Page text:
As enterprise continues to evolve, it’s become obvious that most IT organizations are going to wind up supporting multiple types of workloads running on bare-metal servers, virtual machines and containers such as Docker.
At an HPE Discover conference this week, Hewlett-Packard Enterprise (HPE) added a programmable Synergy layer across the instance of OpenStack it provides on an HPE Helion CloudSystem 10 server in addition to making it simpler to compose workspace on the HPE Hyper Converged appliance.
Paul Miller, vice president of marketing for converged data infrastructure at HPE, says it’s apparent that IT organizations will be deploying both converged and hyperconverged infrastructure (HCI) systems, with the former being used to scale out compute, storage and networking in isolation, while the latter are used to holistically scale out IT infrastructure resources using integrated appliances.
A composable approach to managing IT, says Miller, will make it possible for IT operations teams to expose self-service portals through which application workloads can be automatically deployed on the type of IT infrastructure that makes the most economic sense. This is becoming a critical requirement, adds Miller, because IT organizations are now being asked to build, deploy and manage more applications than ever.
“IT organizations are going to need to figure out what the right mix is,” says Miller.
Miller notes that both new HPE offerings are part of a continuum of data center advances being driven by a need to holistically address IT infrastructure resources at a time when advances in memory promise to make data center environments much denser than ever before.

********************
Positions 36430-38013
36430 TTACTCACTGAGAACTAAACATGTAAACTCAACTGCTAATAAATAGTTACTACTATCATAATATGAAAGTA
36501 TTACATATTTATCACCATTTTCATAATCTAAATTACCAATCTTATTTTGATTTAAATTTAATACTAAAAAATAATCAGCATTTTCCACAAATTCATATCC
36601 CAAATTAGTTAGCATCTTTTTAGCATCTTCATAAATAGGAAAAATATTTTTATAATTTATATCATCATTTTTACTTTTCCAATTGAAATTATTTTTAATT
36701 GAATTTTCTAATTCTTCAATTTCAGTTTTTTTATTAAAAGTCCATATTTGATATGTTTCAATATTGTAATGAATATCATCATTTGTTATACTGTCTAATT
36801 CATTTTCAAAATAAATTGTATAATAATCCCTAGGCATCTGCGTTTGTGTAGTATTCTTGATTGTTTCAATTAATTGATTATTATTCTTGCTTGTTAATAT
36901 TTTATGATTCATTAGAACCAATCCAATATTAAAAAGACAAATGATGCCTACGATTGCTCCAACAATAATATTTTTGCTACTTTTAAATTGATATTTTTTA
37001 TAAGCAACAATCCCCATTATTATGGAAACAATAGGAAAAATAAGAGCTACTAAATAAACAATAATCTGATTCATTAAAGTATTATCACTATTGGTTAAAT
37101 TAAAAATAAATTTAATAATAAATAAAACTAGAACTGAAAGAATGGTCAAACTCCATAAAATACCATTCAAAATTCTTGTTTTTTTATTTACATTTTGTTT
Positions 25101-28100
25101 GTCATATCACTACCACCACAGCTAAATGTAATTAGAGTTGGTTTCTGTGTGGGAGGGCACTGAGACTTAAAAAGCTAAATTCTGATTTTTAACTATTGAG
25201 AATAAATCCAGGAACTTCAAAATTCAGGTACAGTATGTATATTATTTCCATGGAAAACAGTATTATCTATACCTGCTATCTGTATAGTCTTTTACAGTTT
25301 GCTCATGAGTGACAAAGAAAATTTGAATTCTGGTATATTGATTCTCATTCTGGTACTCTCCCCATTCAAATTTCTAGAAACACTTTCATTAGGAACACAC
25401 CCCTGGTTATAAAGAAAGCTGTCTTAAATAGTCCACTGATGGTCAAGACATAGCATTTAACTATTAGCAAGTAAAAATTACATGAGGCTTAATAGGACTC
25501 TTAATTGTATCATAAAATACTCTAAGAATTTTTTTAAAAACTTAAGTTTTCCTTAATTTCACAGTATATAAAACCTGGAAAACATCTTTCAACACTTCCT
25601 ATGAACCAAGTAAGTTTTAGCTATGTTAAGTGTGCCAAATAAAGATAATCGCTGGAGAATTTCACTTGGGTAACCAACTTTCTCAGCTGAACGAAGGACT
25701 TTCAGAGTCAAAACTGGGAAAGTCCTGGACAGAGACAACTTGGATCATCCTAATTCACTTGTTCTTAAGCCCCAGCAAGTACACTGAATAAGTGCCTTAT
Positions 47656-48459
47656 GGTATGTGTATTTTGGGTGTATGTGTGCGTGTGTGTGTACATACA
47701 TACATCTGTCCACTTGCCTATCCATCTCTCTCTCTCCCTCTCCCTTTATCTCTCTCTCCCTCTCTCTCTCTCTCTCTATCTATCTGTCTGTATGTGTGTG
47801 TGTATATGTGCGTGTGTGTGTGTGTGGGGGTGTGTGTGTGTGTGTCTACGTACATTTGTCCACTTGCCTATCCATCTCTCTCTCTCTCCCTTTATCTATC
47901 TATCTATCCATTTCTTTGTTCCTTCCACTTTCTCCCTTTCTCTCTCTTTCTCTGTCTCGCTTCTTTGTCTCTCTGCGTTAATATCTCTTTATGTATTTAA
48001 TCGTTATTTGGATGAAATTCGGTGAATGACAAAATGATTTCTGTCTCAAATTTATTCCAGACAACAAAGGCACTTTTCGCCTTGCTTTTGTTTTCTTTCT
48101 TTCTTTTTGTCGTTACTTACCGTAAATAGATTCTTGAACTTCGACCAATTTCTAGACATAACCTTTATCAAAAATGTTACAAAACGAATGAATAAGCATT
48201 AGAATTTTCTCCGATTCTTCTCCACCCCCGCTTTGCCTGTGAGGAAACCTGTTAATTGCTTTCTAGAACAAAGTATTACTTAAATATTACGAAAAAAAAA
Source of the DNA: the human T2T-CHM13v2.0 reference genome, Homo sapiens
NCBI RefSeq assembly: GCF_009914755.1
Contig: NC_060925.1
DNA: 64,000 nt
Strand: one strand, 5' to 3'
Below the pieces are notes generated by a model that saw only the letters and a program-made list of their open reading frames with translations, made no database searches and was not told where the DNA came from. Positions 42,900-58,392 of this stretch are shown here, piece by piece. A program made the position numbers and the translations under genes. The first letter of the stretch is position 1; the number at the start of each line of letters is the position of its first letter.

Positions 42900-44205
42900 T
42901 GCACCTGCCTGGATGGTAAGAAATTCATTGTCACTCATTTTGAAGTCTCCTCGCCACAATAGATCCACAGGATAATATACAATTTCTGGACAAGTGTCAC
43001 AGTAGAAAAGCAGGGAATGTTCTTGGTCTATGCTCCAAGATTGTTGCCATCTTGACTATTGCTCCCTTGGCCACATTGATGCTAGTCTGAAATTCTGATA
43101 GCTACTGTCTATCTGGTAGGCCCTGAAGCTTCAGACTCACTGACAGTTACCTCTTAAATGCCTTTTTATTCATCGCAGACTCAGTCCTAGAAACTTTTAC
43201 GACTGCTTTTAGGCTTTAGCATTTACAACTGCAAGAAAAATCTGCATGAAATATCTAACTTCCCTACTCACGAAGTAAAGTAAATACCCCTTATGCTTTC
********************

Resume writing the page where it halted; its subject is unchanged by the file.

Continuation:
In fact, to illustrate that point, HPE this week also announced that in combination with software it provides, it has driven the cost of Flash memory down to 3 cents per usable gigabyte per month using on-premises IT systems.
Going forward, the data centers of tomorrow will soon be unrecognizable. Instead of massive numbers of servers and storage systems interconnected by miles of network cables, data center environments will be much denser. That means data centers will require much less physical space and energy while still being able to deliver several orders of magnitude in application performance improvements. The challenge facing IT organizations will be finding a way to programmatically manage data center environments that may be physically smaller, but more complex than ever, in terms of the number and types of application workloads that are simultaneously running.